Here we are, at the halfway point of our twelve-part how-to blog series. This one will be another quick look at something our members sometimes don’t realize. Your library can contain more than just references and PDFs!
There are nearly a dozen different ways to add references to your Mendeley library. Reference entries can have a file associated with them or not. In other words, your entries can be just document details or also contain the respective PDF, Word, PPT or other document format.
One thing that many don’t realize is that you can actually have multiple documents attached to a single reference entry. A good and recurring example of this is having a reference with attached PDF and supplementary data files. Useful, right? I know!
Here’s how you add multiple documents to a single references:
- Click on an entry in your library.
- Look at the right-hand panel which contains the document details
- Scroll down to where the attachment field is.
- Attach one or multiple documents to that entry. Done.
You will notice that the entry in your library will show a different icon from the entries with one or no attached documents.
Previous How-to series entries:
Have you ever had to quickly send a reference to someone by email or instant message (IM)? How about send a list of references at once? This can be quite a task if you have to open each PDF, copy the title, author, journal, year, etc. And format them in an email or IM reply.
For these cases, and anywhere you’d like to rapidly copy and paste one or multiple references, Mendeley Desktop has got you covered.
- Open Mendeley Desktop.
- Find the folder or group of references you are interested.
- Select one or more entries using your mouse (you might need to use CTRL, SHIFT and/or CMD to select multiple entries)
- Use the keyboard shortcut CTRL+C (CMD+C for Mac) to copy. Alternatively you can use the menu “Edit > Copy”.
- In your email, IM, Google Docs or any other text editing field, paste the content you just copied. Do so by pressing CTRL+V (CMD+V for Mac) or the menu “Edit > Paste”.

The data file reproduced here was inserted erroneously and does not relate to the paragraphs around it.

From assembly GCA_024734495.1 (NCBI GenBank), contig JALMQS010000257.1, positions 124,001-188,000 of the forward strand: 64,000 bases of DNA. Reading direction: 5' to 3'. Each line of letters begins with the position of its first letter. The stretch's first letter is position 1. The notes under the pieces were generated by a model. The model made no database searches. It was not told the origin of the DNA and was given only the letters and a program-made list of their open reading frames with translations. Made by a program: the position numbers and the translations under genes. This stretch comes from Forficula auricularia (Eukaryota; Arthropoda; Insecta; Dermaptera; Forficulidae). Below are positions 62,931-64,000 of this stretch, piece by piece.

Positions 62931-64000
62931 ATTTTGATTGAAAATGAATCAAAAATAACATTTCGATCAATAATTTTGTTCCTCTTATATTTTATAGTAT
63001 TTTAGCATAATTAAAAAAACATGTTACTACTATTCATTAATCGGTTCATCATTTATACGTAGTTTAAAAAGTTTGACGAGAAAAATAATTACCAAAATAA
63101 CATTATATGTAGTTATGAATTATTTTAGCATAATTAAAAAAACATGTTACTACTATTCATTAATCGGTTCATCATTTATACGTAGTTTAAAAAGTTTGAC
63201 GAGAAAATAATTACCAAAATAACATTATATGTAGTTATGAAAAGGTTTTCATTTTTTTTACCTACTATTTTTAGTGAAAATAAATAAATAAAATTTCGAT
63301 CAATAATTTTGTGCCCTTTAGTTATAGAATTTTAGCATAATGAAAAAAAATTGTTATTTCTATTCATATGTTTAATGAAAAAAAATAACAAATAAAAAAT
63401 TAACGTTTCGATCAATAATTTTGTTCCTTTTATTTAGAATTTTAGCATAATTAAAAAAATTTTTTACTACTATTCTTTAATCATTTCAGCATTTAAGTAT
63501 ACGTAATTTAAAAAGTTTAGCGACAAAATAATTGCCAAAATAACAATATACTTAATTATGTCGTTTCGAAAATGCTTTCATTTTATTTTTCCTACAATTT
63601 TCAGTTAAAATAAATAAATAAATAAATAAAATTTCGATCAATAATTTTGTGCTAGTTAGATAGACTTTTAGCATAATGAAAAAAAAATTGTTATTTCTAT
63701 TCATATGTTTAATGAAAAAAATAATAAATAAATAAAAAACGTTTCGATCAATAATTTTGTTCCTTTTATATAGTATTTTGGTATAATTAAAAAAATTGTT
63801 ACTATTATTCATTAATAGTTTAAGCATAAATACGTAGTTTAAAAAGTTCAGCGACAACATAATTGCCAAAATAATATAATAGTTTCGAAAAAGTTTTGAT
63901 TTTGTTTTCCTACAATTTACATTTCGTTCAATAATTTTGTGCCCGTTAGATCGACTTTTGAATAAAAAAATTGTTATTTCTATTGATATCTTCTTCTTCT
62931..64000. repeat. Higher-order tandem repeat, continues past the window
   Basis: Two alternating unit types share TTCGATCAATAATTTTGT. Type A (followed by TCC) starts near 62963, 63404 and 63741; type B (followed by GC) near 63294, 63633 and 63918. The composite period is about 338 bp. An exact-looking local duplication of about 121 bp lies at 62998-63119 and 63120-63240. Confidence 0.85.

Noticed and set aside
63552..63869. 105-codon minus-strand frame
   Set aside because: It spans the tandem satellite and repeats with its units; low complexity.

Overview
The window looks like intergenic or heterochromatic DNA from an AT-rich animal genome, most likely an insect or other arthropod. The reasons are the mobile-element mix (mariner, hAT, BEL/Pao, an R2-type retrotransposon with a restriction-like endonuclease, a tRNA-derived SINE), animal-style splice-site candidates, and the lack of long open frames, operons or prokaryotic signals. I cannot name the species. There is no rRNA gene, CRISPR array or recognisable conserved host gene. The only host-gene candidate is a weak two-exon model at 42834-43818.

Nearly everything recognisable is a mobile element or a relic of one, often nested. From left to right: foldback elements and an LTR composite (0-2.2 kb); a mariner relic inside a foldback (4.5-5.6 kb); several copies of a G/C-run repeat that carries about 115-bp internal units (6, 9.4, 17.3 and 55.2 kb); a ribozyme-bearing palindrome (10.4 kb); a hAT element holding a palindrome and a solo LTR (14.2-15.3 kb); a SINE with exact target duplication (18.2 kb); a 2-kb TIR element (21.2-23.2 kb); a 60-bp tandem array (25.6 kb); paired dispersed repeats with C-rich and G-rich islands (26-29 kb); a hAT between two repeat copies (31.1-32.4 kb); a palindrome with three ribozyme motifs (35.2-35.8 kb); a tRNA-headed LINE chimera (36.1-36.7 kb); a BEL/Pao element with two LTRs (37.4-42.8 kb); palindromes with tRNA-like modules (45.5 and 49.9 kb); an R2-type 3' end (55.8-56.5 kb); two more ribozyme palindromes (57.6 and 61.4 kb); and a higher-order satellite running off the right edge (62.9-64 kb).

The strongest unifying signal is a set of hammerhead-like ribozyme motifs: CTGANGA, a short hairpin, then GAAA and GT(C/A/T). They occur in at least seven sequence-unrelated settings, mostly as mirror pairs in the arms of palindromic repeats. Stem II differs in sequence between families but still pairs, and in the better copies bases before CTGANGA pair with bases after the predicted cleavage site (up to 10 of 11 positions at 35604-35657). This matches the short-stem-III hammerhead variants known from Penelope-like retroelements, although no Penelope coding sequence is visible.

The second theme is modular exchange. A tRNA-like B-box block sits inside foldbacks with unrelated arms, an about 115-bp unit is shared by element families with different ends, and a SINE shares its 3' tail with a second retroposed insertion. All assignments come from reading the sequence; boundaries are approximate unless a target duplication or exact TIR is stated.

- There you have it! Formatted references in a few quick steps. Select references, copy, and paste.
Quick note for those paying closer attention: you can also copy the references as LaTeX so the crafty LaTeX users can also enjoy the fun (CTRL+K or CMD+K for Mac)!
Another quick note: You can change the default formatting used in Mendeley Desktop by going to the menu “View > Citation Style”. There are quite a few styles to select from, so enjoy.
Stay tuned for the next entry in this twelve-part series of how-to posts. We’ll be going over supplementary data.
Previous How-to series entries:
The most laborious part of any research paper for me, and probably for many of you, is making sure that the references are formatted in the proper style. Is the title supposed to be in italics? Do I need a period or a comma here? It has always seemed like exactly the kind of thing that a computer should be able to do for me, and now with Mendeley it can. Mendeley uses a system for formatting references called the Citation Style Language (CSL), which is sort of like HTML, but for citations. With Mendeley, you simply tell your word processor what citation style you want (picking from a library of thousands of styles) and our word processor plugin handles the rest.Read More »
If you are currently a Mendeley Desktop user, you will have already noticed that it comes with built-in plug-ins for Microsoft Word and OpenOffice Writer. These plug-ins are really useful for adding citations to your Word/Writer documents and build your bibliography dynamically.
Now, what if you happen to want to add a bibliography section in a document other than MS Word or OO Writer? No problem, we’ve got that covered! You have two options: copy & paste or drag & drop. Both alternatives are very similar.
First you open Mendeley Desktop and select the list of papers or references you would like to include in your bibliography (You can select as many references as you want). Use the normal multiple selection keys you would use to select multiple files in a folder elsewhere on your computer. In my case I’m a Windows/Linux user, so I press and hold the Ctrl key while I highlight the references I want to include.
Once you have all the desired references selected, you should pick which option you prefer: copy & paste or drag & drop.
To drag & drop, you simply use your mouse to drag the selected references all at once to your document of choice (text document, blog entry form, Google Doc, e-mail etc.) and drop them where you would like them to be listed. You’ll notice they are nicely numbered and formatted. How convenient!
If you prefer to copy & paste, just simply press Crtl+C or go to the menu option Edit > Copy citation and then paste your reference list wherever you like. Yes, also neatly ordered and formatted!
As mentioned before, you can copy & paste or drag & drop references into virtually any application or location that allows you to write text. Give it a try, use it to add references in your blog post, an email or anywhere else!
And yes, we know how much you long for the Word plugin for Mac… bear with us!